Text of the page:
I’ve been sitting here at the kitchen table for the last two hours listening to the tree limbs outside cracking and creaking from the weight of the ice storm that hit over night. Usually by this time on Monday morning I’m already at work, this column has been done for hours and I’m proceeding on with life. Today is different as the ice outside seems to be symbolic of the way I feel about life right now. The particulars aren’t really all that important but like the trees I’ve been working away, living life as full as possible, working hard to grow every day.
Just as in nature, life sometimes sees its own variation of ice storms that come along and blanket your entire soul leaving you cold and shivering and smothered. The time spent under the weight of the ice doesn’t allow you to grow and weighs you down, even in some situations causing parts of your life to crack apart and break away. Most of the time the branches of your life that break away were weak to start with. Those things we should have let go of long ago, or things in our life that were not very stable to begin with. But sometimes the weight gets so heavy that the strongest part of your life cracks, breaks and lands on the ground in a giant heap that will need cleaned up when spring comes.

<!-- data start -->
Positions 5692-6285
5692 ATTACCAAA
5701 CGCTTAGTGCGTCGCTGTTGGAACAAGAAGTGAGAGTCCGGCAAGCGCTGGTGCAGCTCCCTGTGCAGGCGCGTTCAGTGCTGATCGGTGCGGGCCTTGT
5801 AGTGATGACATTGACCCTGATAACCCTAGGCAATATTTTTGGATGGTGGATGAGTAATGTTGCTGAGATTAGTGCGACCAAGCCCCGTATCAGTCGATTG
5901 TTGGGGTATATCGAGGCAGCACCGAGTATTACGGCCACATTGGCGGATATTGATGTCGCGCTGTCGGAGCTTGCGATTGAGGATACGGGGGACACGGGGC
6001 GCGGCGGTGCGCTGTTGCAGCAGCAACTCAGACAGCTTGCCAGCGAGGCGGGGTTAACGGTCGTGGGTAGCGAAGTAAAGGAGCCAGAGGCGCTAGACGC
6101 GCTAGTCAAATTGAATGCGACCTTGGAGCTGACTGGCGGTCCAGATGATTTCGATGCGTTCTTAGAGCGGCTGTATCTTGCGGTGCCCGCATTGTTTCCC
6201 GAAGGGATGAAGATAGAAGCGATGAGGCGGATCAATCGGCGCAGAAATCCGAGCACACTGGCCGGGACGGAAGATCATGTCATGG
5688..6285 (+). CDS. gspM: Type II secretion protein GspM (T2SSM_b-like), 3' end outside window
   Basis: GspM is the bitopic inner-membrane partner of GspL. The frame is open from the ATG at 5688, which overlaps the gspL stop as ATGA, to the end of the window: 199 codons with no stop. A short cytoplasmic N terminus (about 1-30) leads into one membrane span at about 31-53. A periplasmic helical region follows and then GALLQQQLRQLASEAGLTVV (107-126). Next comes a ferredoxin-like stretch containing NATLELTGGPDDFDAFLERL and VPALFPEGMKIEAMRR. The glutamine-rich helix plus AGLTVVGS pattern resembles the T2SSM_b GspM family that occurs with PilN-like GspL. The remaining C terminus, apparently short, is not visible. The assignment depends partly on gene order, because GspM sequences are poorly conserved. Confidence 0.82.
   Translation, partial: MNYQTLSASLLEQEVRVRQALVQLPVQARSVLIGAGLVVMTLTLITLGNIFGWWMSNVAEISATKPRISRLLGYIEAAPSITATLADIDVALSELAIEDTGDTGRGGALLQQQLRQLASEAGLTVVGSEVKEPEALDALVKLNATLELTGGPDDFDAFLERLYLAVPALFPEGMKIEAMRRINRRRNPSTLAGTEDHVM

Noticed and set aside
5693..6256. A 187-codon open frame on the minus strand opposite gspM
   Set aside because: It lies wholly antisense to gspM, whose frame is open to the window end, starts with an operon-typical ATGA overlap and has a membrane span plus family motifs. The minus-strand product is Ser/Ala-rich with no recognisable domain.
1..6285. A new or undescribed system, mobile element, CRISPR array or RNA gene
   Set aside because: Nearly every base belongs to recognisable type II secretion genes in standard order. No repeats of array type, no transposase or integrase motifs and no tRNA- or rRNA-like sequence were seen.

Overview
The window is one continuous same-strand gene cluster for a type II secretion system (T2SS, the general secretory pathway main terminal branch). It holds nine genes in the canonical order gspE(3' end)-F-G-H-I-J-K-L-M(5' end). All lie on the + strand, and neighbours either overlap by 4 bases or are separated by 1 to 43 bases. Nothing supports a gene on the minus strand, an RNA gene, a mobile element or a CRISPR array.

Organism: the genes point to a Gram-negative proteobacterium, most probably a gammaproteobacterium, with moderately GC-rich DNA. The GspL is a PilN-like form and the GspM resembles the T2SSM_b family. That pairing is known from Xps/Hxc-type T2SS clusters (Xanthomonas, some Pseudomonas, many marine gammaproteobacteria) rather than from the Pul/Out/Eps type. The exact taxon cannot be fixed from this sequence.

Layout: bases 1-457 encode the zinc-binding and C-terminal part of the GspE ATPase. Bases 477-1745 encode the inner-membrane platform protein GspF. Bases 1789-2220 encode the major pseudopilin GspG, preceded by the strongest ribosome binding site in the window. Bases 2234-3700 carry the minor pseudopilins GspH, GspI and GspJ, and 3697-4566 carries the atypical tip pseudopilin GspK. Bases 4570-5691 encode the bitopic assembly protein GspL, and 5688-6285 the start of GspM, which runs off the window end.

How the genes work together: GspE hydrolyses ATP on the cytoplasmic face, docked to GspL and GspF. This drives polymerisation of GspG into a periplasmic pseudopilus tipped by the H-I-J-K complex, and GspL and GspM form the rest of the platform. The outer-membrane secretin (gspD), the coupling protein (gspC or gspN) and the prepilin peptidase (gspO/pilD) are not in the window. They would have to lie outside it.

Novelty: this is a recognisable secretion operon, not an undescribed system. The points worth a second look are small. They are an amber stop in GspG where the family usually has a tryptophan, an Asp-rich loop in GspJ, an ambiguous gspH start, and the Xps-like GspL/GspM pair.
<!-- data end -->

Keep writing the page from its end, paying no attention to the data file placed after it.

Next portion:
The tree that has been tended to and pruned suffers the least damage, while the tree that has grown unchecked and neglected suffers the most. However, in that same train of thought, there are times where a tree has been pruned by forces outside of its control, or by well-meaning individuals who in the end weakens the tree to the point where it becomes unstable. A firmly rooted tree grows tall and grand, but there are times when nature comes and just uproots it or blows it over. These blows are the most devastating because no one saw them coming and there really isn’t anything you can do about them other than to cut up the tree, dig a new hole, plant a new tree and start over.
When that occurs and we start anew, the tree grows from the experience. It can be stronger, better tended to so that the next time an ice storm comes along we can be better prepared to shoulder the brunt of the blows that will come. The experience provides for rebirth and growth as long as the trunk is still strong and the roots are firmly planted.
There is one thing that we can be sure of though, ice storms do not last forever. Soon the sun will come out and start to warm the ice allowing the tree to shed its weight and breath again. It is just hoped that the warmth comes sooner than later for a growing tree is always better than an old dead one just waiting to be cut down and hauled away. See you next week, remember….we’re all in this together.